The parents of a King's College student who died in his sleep in February have left a heartfelt message to the mother of another boy who died this week.

Funeral preparations are under way for 15-year-old Michael Treffers, whose life-support system was turned off on Monday after an incident on Auckland's Market Rd motorway overbridge on Sunday.

William Thode, 15, who was in the same house group as Michael, died in February of a rare viral infection while in bed at the school's dormitory.

His parents Kate and Richard Thode left a message to Michael's mother Donna on a tribute page set up on Facebook.

"Words can't express our family's deep sadness at this tragedy. We are so very sorry and unfortunately know exactly what you will be feeling and going through right now. Your heart will physically ache for months. Time will help to heal the pain.

"You will be comforted by all the wonderful fun stories and photos for years to come. His friends will keep him alive. If we can help by sharing and talking through your pain some time, we are here for you."

Three King's College students have died in as many months.

The third was James Webster, 16, who died after binge drinking earlier this month.

The Thodes also wrote to the parents of James saying they "truly believed" the boys would "find each other in heaven - their fun days and years not yet over".

A Ministry of Education trauma team is working with the principal and staff to ensure students get the counselling they need.

Auckland's Anglican Bishop says its church community is doing its best to support King's. The Right Rev Ross Bay said he was in close contact with the school.

"A strong sense of community exists amongst the students and staff at King's. That is so vital at a time such as this when young students and families throughout the community are grappling with the inevitable questions and issues which these tragic deaths raise," he said.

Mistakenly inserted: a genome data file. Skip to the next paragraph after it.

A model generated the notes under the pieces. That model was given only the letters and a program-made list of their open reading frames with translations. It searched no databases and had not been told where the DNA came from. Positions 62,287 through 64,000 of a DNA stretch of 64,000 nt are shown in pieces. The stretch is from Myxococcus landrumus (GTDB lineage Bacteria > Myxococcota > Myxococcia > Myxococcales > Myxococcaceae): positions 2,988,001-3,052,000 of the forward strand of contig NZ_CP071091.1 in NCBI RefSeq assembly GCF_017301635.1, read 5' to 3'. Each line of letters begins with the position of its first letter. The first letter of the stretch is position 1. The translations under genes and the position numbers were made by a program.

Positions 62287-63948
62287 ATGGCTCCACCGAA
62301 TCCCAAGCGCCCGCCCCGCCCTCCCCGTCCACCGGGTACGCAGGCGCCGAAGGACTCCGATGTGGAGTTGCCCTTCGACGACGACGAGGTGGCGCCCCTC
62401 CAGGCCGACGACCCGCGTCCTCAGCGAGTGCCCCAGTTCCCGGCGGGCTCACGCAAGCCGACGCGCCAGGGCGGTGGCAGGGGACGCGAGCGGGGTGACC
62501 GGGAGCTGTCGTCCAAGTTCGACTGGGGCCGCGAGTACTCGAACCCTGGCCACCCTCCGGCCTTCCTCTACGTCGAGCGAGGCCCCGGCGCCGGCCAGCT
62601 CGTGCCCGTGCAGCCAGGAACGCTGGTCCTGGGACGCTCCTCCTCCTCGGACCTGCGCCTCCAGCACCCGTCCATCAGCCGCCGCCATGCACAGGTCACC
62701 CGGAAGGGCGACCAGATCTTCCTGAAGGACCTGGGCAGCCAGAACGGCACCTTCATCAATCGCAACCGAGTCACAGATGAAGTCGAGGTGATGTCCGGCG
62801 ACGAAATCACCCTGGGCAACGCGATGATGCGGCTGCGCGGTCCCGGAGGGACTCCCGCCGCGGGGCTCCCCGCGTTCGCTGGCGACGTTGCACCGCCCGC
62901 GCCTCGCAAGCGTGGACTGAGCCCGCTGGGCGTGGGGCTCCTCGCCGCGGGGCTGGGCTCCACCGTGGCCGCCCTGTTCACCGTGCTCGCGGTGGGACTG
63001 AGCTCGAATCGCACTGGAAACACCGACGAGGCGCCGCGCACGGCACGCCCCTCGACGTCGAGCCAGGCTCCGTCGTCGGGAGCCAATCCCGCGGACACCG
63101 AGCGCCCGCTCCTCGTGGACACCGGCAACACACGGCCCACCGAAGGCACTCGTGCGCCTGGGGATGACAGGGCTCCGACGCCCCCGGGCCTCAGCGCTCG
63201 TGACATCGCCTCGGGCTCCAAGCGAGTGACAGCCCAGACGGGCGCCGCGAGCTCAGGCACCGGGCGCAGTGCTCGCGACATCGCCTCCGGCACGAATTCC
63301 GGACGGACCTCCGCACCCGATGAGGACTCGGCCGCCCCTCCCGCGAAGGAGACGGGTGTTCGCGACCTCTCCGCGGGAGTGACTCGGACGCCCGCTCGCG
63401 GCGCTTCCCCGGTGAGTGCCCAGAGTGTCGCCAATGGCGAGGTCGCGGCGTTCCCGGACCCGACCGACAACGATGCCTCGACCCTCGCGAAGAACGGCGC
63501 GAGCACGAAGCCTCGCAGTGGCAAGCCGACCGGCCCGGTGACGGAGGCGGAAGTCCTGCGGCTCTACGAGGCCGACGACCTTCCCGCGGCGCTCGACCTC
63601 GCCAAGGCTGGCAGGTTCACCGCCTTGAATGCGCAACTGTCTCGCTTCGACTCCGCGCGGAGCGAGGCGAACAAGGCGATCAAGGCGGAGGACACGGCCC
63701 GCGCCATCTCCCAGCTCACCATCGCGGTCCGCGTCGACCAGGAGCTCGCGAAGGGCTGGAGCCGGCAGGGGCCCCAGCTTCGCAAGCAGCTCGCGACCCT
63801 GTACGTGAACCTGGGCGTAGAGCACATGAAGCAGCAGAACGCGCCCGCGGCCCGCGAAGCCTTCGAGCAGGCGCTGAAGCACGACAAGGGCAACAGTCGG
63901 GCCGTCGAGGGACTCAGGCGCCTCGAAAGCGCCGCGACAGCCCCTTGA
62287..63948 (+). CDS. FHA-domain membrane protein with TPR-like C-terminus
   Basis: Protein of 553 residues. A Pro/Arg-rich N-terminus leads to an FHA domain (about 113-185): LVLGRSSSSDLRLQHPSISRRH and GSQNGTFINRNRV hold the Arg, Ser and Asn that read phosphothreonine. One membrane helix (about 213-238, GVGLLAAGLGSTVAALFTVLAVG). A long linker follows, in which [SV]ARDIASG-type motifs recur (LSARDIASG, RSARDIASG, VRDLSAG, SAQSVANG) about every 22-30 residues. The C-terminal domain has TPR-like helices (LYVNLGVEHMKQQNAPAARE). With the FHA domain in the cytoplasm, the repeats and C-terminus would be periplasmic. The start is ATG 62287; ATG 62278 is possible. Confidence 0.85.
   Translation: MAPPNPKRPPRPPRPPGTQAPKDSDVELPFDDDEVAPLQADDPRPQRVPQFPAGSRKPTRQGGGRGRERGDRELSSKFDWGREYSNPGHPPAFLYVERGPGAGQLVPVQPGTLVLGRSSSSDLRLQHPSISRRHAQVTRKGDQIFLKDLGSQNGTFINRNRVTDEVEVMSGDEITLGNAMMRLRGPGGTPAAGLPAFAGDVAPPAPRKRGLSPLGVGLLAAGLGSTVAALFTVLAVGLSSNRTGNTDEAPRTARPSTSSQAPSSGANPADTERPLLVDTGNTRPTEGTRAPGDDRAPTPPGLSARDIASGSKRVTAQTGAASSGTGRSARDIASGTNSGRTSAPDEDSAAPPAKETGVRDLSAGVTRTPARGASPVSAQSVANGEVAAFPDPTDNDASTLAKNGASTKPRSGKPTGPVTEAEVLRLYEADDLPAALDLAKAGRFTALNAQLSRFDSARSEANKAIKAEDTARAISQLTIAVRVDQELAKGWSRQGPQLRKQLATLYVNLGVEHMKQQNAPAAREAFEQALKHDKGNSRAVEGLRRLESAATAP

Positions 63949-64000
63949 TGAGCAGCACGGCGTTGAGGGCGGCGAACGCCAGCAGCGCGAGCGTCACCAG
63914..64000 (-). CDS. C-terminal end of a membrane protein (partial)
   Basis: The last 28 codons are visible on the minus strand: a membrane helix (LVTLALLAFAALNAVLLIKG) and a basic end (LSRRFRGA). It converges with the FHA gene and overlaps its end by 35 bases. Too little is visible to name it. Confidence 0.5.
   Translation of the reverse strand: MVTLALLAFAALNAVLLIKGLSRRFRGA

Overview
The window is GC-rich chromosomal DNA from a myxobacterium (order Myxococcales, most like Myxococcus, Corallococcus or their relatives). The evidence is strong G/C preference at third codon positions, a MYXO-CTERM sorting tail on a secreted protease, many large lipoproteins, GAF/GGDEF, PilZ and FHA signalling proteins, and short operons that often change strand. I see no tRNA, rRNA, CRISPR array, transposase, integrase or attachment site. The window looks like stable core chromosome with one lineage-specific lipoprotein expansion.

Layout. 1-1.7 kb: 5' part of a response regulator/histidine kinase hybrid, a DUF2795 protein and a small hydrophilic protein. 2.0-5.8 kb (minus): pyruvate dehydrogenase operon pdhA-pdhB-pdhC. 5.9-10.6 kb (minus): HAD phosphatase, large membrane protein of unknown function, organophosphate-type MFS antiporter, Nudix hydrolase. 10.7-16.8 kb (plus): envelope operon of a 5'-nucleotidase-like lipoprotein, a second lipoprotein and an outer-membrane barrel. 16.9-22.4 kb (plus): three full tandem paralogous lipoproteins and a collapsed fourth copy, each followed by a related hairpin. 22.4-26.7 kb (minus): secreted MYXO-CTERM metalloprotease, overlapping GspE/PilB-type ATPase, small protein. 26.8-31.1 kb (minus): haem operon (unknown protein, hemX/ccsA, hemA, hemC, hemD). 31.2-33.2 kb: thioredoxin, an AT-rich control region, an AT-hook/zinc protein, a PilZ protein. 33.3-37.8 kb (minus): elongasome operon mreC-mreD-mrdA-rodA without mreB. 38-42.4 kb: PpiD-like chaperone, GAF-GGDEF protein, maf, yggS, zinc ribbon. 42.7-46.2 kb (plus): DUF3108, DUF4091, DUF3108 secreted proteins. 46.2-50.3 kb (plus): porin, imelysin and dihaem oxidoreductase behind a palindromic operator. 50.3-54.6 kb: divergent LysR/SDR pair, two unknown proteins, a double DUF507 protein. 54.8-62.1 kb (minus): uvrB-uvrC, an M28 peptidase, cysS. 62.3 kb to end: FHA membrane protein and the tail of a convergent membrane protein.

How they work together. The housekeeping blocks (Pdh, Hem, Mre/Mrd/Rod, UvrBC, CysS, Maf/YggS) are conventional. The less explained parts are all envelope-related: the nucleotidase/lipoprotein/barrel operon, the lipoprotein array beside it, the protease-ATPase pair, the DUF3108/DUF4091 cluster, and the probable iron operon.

"I wish to pay tribute to the headmaster, chaplains and staff for the care that is being offered to students and their families. They are talking honestly with one another and allowing space for students to grieve openly."

Other schools have rallied around King's College offering support.

Murray Burton, principal of Elim Christian College, which lost six students and a teacher in April 2008 when they were swept to their deaths while canyoning, said their own counsellor was working with students at King's. He had also been at the school after James Webster died.

"It's far better to send the people with the skills ... The guidance counsellors are wonderful in supporting each other, they put out a phone call, we saw it with us two years ago, they descend on us and were with us for as long as it took.

"I think it's just the most wonderful network of counsellors who are trained and who can mix with both teachers and students."

He said the school had provided morning tea for Tangaroa College staff after an 18-year-old student drowned while on a school trip in March.

"Because, during our tragedy, one of the practical things that happened was people provided morning tea for us as a way of saying 'Gosh, we don't know what to do for you guys but we'll put on a nice morning tea for you'.

"It causes staff to come together ... you get strength from one another. Saying 'Look we've found this good book to read' is not quite as good as saying 'Hey, we're in this together, let's sit down and have a bit of food together'."